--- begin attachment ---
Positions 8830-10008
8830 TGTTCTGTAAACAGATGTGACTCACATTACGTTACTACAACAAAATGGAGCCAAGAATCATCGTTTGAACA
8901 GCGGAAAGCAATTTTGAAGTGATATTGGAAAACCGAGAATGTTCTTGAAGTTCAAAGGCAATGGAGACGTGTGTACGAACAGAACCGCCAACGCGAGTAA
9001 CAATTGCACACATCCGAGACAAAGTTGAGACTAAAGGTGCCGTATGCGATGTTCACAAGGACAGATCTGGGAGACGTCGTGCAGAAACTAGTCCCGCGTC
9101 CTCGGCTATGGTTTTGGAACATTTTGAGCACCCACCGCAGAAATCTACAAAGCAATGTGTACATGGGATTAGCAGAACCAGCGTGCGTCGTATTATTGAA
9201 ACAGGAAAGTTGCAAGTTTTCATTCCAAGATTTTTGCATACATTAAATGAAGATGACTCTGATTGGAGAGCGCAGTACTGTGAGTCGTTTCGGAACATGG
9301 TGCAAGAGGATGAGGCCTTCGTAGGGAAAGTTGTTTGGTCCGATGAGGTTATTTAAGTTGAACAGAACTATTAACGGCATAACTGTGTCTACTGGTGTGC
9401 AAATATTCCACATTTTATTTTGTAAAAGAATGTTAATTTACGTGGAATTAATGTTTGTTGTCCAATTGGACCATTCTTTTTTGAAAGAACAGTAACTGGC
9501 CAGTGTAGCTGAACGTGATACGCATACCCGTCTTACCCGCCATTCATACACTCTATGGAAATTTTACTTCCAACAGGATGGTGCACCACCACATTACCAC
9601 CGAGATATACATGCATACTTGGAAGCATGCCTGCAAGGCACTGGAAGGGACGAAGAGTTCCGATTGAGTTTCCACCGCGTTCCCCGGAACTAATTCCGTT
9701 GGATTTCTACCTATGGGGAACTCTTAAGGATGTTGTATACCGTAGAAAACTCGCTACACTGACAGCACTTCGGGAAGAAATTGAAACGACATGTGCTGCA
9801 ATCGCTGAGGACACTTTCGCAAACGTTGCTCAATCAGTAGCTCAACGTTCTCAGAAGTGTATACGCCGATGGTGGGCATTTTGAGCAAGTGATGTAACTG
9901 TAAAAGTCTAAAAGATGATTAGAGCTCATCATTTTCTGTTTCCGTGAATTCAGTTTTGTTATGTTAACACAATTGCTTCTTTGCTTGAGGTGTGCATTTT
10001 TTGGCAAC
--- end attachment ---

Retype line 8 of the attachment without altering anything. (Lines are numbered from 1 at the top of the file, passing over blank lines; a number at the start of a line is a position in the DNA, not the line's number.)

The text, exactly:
9401 AAATATTCCACATTTTATTTTGTAAAAGAATGTTAATTTACGTGGAATTAATGTTTGTTGTCCAATTGGACCATTCTTTTTTGAAAGAACAGTAACTGGC